Broad Street Review Nov 30, 2022
Other ways to see
Teatro Ciego and Theatre C present Odd Man Out
By David Block
‘Odd Man Out’ sets its audience in complete darkness—and in the shoes of its main character. (Image courtesy of Bristol Riverside Theatre.)
When producers and directors thrust their audiences into their characters’ world, engaging them in the characters’ perspective and walking them in their shoes, a show becomes memorable and relatable. Odd Man Out at the Bristol Riverside Theatre wants to do just that.
Take flight in the dark
The show is about Alberto (Gonzalo Trigueros), a blind jazz musician flying from New York City back home to Argentina. To start the experience, when audiences enter the theater, the lobby will be set up as if it were an airline lounge. “You’re going to hang out at the lounge while you’re waiting to board the plane,” said Odd Man Out’s co-director, Carlos Armesto. “Then we’ll seat you as if you’re being seated on an airplane.”
From there, the theatre will be pitch black to reflect Alberto’s experience. Audiences will have to rely on hearing, touching, tasting, and smelling during the multisensory journey. A 360-degree binaural audio system, enriched smells, tactile objects, and water and wind effects will help create an experience like Alberto’s.
Then the audience will hear Alberto’s gripping story. Armesto said that it will be like hearing a fellow passenger talk. The show was a collaboration with Teatro Ciego, an Argentinian theater company that includes blind and partially sighted artists, and Theatre C, a groundbreaking immersive theater company in New York City.
“We’re giving everybody an equal footing to experience Alberto’s life,” said Armesto. “We want to put them in his shoes and get a sense of the magical world that he experiences.”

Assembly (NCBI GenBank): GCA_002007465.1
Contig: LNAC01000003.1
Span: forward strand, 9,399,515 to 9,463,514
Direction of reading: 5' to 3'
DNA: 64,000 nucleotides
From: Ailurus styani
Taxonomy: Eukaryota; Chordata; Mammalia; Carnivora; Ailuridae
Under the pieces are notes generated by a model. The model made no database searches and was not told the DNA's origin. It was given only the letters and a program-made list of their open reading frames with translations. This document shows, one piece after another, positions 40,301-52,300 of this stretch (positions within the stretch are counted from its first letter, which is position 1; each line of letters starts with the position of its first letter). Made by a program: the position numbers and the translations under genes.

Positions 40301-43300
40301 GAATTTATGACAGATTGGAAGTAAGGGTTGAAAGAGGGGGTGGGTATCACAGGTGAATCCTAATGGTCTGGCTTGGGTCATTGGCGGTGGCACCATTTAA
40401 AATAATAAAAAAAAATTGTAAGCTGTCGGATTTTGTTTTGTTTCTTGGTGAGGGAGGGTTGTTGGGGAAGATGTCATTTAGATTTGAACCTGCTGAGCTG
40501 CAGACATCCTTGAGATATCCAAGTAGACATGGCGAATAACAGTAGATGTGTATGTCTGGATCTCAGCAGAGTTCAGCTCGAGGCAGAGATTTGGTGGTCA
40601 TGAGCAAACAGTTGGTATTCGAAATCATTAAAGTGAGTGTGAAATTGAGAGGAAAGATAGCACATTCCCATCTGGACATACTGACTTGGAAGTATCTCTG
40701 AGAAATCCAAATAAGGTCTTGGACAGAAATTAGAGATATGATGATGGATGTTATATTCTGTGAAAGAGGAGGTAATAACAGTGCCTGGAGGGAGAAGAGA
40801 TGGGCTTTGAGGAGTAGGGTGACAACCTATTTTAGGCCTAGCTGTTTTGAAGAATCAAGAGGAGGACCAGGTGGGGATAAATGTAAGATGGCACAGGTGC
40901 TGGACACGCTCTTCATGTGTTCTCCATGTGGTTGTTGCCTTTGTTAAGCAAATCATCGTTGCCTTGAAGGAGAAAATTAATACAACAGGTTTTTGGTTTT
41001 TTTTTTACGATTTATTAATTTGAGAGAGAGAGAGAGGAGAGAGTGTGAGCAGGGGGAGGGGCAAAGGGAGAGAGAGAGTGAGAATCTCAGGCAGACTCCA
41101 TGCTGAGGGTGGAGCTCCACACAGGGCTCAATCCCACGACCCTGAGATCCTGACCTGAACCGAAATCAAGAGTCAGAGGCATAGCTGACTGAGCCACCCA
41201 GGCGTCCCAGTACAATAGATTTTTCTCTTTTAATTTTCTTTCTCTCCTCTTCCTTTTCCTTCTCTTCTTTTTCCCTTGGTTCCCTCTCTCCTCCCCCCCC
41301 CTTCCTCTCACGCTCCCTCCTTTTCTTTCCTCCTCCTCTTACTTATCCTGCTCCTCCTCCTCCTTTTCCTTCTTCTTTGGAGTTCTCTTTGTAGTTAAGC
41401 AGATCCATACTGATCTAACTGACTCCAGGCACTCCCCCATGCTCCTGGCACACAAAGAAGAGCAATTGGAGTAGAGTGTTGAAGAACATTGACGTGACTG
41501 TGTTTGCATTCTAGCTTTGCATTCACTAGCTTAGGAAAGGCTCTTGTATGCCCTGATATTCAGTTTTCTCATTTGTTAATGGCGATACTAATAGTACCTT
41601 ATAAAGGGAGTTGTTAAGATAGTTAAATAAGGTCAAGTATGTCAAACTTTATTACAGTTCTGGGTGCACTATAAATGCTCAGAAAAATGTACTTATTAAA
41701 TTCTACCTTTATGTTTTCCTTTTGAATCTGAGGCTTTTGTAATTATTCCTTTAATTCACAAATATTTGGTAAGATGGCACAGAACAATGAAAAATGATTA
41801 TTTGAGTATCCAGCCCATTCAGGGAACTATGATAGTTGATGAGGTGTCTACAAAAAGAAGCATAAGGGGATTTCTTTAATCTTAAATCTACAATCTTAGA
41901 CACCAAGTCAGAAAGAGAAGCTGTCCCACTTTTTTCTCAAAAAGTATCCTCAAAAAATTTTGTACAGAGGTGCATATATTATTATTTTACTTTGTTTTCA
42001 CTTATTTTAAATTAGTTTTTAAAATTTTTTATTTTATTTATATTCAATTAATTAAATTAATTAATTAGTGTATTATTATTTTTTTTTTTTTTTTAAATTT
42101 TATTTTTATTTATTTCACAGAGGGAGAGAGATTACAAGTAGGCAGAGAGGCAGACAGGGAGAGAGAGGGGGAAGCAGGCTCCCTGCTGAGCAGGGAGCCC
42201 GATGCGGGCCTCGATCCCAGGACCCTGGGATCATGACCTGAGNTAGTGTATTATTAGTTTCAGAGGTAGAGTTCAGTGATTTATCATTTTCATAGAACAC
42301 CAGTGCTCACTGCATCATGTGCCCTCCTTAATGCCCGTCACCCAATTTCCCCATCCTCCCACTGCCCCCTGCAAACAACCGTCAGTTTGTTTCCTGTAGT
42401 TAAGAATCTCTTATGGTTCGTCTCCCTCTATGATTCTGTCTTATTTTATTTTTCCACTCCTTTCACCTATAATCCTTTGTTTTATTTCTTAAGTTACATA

Odd Man Out’s co-director Facundo Bogarin is totally blind. He said through Armesto that the way he works is he gets an idea of the space on stage—its architecture and environment. “I can feel it,” said Bogarin through Armesto. Armesto explained that Bogarin can direct actors by knowing spatial arrangements and sound position.
A different version of the show was supposed to have debuted at the Argentinian consulate in New York City in 2020, but these plans fell through due to the pandemic.
“In 2021, we did an at-home version with the piece,” said Armesto. “You had to buy an in-flight box where you would have the sensory elements with it.” Armesto elaborated that at the end of 2021, they did a semi-live version of Odd Man Out in New York. Armesto said that Alberto’s story coupled with the way that the show was presented, blew the audience away.
Armesto and Bogarin are excited to finally have the show’s world premiere.
What, When, Where
Odd Man Out. By Martín Bondone; directed by Bondone, Carlos Armesto, and Facundo Bogarin. $15-$35. Through December 18, 2022, at the Bristol Riverside Theatre, 201 Cedar Street, Bristol. (215) 785-0100 orbrtstage.org.
Performances will be in Spanish on December 2, 4, 8, 10, 14, and 18.
Bristol Riverside Theatre is accessible to patrons using wheelchairs. They have an entrance on the left side of their theatre with a ramp. They also have a select number of seats that can be removed to accommodate a wheelchair; please call the box office to purchase these seats.